Windows Direct Sound is a little different, despite the name. It manages all sounds. So, for example, if you’re listening to some music and the computer makes a notification sound, DS will mix it in and you’ll hear it as well. It will also convert all standard PCM formats to something that the audio hardware will understand.
So it’s very useful. But because it does all that mixing and, possibly, conversion, audiophiles tend not to trust it and prefer WASAPI.
I am somewhat surprised by the fact that WASAPI doesn’t work properly with these speakers. I’ve reviewed many DACs and computer speakers ranging in price from $99 to $9,000, and every single one of them has worked properly with WASAPI.
It’s possible that the speakers do actually need a special driver to work properly with WASAPI. The manual is ambiguously written. It gives a couple of web addresses “for details”, one for XMOS (the USB hardware maker) and one for its own site. Both pages are dead. Exploring the sites further didn’t yield any results.
WASAPI Now Fixed
Well, if all else fails, you can always ask for help. I emailed Edifier tech support using the contact page and asked if there was a driver. The next day a response came back as follows:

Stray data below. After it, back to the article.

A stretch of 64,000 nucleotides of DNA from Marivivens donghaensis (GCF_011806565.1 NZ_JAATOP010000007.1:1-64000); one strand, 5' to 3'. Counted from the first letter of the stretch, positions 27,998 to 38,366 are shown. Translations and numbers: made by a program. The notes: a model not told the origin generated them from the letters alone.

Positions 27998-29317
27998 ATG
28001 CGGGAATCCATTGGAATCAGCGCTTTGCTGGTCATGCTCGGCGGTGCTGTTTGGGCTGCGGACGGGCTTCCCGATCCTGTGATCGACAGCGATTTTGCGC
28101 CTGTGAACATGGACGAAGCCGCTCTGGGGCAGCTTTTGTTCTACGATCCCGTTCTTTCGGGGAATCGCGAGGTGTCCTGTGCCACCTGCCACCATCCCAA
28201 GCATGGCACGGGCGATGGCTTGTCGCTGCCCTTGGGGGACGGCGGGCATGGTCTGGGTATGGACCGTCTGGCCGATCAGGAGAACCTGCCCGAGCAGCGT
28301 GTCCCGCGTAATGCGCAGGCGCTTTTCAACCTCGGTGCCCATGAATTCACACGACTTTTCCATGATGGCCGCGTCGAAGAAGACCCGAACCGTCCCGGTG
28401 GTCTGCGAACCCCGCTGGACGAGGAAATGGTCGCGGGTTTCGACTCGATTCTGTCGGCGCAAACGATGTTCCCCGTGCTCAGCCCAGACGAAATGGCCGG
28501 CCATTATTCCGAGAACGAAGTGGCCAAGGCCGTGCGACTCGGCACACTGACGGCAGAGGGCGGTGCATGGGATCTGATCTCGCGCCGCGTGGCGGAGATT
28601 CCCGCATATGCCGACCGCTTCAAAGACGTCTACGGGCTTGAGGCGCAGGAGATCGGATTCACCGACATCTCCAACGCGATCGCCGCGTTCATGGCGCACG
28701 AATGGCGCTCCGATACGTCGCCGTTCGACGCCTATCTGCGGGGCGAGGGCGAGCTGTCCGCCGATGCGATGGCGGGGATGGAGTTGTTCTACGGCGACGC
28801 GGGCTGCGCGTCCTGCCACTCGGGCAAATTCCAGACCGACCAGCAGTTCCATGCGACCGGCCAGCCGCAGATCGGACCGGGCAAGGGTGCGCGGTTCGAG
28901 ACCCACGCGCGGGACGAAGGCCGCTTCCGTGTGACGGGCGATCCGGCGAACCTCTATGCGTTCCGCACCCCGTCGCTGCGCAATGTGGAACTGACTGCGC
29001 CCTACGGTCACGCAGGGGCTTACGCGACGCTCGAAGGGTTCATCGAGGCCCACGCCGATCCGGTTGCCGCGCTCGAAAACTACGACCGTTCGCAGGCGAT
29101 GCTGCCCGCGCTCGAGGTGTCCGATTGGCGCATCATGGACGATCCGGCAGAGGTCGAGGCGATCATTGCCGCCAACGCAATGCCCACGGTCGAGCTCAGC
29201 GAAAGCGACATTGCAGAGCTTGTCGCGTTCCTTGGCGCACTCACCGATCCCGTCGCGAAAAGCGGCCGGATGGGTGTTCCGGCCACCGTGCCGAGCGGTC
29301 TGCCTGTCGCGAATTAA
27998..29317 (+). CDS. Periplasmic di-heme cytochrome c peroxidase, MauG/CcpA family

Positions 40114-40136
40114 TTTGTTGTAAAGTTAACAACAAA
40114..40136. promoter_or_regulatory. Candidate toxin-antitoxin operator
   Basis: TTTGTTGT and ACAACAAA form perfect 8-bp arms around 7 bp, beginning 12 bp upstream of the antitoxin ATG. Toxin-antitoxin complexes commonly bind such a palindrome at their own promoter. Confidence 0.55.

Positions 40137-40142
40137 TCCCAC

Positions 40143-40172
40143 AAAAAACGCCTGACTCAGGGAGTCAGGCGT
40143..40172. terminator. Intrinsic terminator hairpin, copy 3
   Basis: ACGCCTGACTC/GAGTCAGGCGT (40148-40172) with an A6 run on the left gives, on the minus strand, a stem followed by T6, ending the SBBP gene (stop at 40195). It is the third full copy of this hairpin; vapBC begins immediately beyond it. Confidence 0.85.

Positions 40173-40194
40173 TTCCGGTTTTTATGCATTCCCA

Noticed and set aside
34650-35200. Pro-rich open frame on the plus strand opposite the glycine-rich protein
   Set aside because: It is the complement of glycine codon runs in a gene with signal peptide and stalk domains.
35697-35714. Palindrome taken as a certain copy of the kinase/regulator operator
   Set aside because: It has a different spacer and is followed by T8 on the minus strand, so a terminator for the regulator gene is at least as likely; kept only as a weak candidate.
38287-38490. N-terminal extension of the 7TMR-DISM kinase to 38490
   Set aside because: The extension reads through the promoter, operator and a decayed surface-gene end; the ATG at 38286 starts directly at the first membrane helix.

Thanks for your enquiry. You may go to the S880DB page at https://www.edifier.com/au/en/speakers/s880db and find the windows driver a the bottom.
And it worked! Two points, though. The first is, why isn’t the driver available on the page for these speakers?
Second, this driver doesn’t support either 88.2kHz or 176.4kHz sampled music files. However it does play the more common 48kHz, 96kHz and 192kHz files.
But that’s getting pretty nit-picky, given the price and other virtues of the Edifier S3000 Pro multimedia speakers. If you’re after solid all-round speakers for delivering room-filling music from multiple sources, check them out. And remember, you can turn them into network-capable speakers cheaply simply by adding a Chromecast Audio.
The website for the Edifier S3000 Pro speakers is here.